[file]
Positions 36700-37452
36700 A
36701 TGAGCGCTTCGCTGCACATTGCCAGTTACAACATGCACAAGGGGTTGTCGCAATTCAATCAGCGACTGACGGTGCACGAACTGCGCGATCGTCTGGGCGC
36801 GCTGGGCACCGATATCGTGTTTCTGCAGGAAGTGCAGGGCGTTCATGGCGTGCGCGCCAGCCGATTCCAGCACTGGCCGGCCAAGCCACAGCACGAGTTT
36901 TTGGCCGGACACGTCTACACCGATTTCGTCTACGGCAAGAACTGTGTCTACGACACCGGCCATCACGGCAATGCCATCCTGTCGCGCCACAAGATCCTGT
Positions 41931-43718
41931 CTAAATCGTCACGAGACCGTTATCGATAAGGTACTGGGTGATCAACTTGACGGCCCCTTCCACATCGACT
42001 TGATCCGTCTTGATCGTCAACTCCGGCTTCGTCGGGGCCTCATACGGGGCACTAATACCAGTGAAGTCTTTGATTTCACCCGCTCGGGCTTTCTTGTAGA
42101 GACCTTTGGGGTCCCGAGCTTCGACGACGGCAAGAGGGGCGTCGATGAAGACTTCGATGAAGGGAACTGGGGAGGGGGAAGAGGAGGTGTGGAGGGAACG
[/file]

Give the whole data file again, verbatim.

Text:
Positions 36700-37452
36700 A
36701 TGAGCGCTTCGCTGCACATTGCCAGTTACAACATGCACAAGGGGTTGTCGCAATTCAATCAGCGACTGACGGTGCACGAACTGCGCGATCGTCTGGGCGC
36801 GCTGGGCACCGATATCGTGTTTCTGCAGGAAGTGCAGGGCGTTCATGGCGTGCGCGCCAGCCGATTCCAGCACTGGCCGGCCAAGCCACAGCACGAGTTT
36901 TTGGCCGGACACGTCTACACCGATTTCGTCTACGGCAAGAACTGTGTCTACGACACCGGCCATCACGGCAATGCCATCCTGTCGCGCCACAAGATCCTGT
Positions 41931-43718
41931 CTAAATCGTCACGAGACCGTTATCGATAAGGTACTGGGTGATCAACTTGACGGCCCCTTCCACATCGACT
42001 TGATCCGTCTTGATCGTCAACTCCGGCTTCGTCGGGGCCTCATACGGGGCACTAATACCAGTGAAGTCTTTGATTTCACCCGCTCGGGCTTTCTTGTAGA
42101 GACCTTTGGGGTCCCGAGCTTCGACGACGGCAAGAGGGGCGTCGATGAAGACTTCGATGAAGGGAACTGGGGAGGGGGAAGAGGAGGTGTGGAGGGAACG